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Jared Kushner. Photo: Spencer Platt/Getty Images

President Trump will give an immigration speech on Thursday afternoon and will begin to unveil the immigration proposal son-in-law and senior adviser Jared Kushner has spent months putting together, senior administration officials told reporters at the White House this afternoon.

Why it matters: The White House wants an immigration plan that can unite Republicans. It won't touch on so-called Dreamers or the undocumented immigrant population, which are important issues for Democrats. But even if the legislation goes nowhere in Congress, it'll give Trump something concrete to campaign on in 2020.

Between the lines: The legislation will change asylum processes, fund more border security and change who qualifies for a green card. Overall, the total number of green cards issued each year — roughly 1.1 million — will remain unchanged.

  • By the numbers: Administration officials claimed that the system would result in an increase of $500 billion in tax revenue by 2029, due to more immigrants who are likely to be employed in well-paid jobs.
The legal immigration system

Employment and skill-based visas would make up 57% of green cards issued under the new plan, up from just 12%, according to an analysis shown to reporters via PowerPoint.

  • Foreigners with extraordinary talents, professional or specialized workers and exceptional students would be the target for the new high-skill visa process.
  • After passing a civics tests, visa applicants would be awarded points based on their age, English proficiency, educational attainment, whether they had an offer of employment in the U.S. and how much that job would pay.

This higher number of skill-based green cards would come at the expense of the diversity lottery visa and family immigration.

  • The share of green cards given to family members of U.S. citizens would be halved under the plan. It is still unclear which family members would be impacted, but a senior administration official said that spouses and children would be a priority.

What to watch: The RAISE act, which offered a similar legal immigration system and was backed by Trump in 2017, eliminated the ability for U.S. citizens to petition for siblings, parents or children over the age of 18 years old.

At the border

The legislation would:

  • Provide physical barriers and updated technology at the border to help border patrol screen those who come through the legal ports of entry and locate those who attempt to cross illegally.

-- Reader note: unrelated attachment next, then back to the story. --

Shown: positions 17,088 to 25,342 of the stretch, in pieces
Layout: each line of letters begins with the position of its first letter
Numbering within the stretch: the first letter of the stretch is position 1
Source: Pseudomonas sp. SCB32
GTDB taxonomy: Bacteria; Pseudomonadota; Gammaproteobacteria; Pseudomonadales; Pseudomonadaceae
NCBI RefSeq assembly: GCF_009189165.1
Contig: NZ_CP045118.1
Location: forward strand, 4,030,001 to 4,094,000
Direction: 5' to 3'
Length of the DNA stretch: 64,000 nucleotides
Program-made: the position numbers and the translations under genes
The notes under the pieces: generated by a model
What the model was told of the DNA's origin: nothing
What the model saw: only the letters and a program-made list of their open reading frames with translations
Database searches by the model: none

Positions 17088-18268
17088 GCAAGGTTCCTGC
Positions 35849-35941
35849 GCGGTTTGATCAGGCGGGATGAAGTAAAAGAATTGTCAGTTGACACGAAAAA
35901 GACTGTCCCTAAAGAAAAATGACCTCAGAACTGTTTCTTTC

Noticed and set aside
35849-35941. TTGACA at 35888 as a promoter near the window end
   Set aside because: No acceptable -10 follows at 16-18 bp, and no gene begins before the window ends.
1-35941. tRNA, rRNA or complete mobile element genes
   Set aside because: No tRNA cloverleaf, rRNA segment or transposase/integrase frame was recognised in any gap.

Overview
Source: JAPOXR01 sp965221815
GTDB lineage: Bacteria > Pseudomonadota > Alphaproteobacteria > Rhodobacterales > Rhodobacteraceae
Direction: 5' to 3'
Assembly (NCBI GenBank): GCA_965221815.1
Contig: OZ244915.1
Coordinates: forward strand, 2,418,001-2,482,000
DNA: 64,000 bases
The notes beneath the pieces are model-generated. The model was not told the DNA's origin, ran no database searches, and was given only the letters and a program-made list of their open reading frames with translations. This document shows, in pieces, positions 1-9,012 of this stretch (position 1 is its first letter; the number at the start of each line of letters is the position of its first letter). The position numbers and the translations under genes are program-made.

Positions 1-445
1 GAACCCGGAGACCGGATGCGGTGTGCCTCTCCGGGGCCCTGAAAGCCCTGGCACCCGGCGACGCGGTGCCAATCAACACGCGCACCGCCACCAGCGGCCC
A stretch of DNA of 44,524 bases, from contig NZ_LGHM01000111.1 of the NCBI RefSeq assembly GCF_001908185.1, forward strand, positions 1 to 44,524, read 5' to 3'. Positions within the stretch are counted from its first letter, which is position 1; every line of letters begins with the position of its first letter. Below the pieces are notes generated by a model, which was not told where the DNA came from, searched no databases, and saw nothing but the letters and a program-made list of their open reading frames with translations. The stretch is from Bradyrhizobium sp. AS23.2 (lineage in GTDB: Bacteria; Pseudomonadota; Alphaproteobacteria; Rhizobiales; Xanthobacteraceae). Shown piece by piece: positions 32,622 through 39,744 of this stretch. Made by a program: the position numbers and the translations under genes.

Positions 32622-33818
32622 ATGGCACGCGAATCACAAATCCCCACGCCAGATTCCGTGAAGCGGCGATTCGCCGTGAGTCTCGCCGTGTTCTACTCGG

• Streamline and expedite the asylum process, although the specifics are still unclear.
  • Raise fees required for certain permits and transactions at the border, which would fund future border upgrades.
  • According to the presentation shown to reporters, the plan would enable "prompt removal of illegal border crossers" and eliminate "magnets for illegal migration." But details were not given.

What it won't touch: Undocumented immigrants and short-term visas such as H-1Bs, which many U.S. tech companies depend on, and seasonal worker visas.

The bottom line: It's unlikely this legislation will go anywhere. A senior administration official even admitted that when it comes to the proposal becoming law, "it's very easy to be pessimistic," but they plan to try.

Go deeper

Ben Geman, author of Generate
1 hour ago - Politics & Policy

The beginning of the beginning for Biden's climate push

Illustration: Annelise Capossela/Axios

Joe Biden's inauguration and the days right after will bring a rat-tat-tat burst of climate policy moves, but keep this in mind amid the splashy pledges: pushing through most of his agenda will be a long, uncertain slog.

Why it matters: Biden's climate plan is far more expansive than anything contemplated under President Obama. But for all the immediate pledges, it will take years to see how far Biden gets.

Dion Rabouin, author of Markets
2 hours ago - Economy & Business

Biden's inflation danger

Illustration: Sarah Grillo/Axios

President-elect Joe Biden's $1.9 trillion stimulus proposal has economists and bullish market analysts revising their U.S. growth expectations higher, predicting a reflation of the economy in 2021 and possibly more booming returns for risk assets.

Yes, but: Others are warning that what's expected to be reflation could actually show up as inflation, a much less welcome phenomenon.

Ina Fried, author of Login
4 hours ago - Technology

CES was largely irrelevant this year

Illustration: Sarah Grillo/Axios

Forced online by the pandemic and overshadowed by the attack on the Capitol, the 2021 edition of CES was mostly an afterthought as media's attention focused elsewhere.

Why it matters: The consumer electronics trade show is the cornerstone event for the Consumer Technology Association and Las Vegas has been the traditional early-January gathering place for the tech industry.

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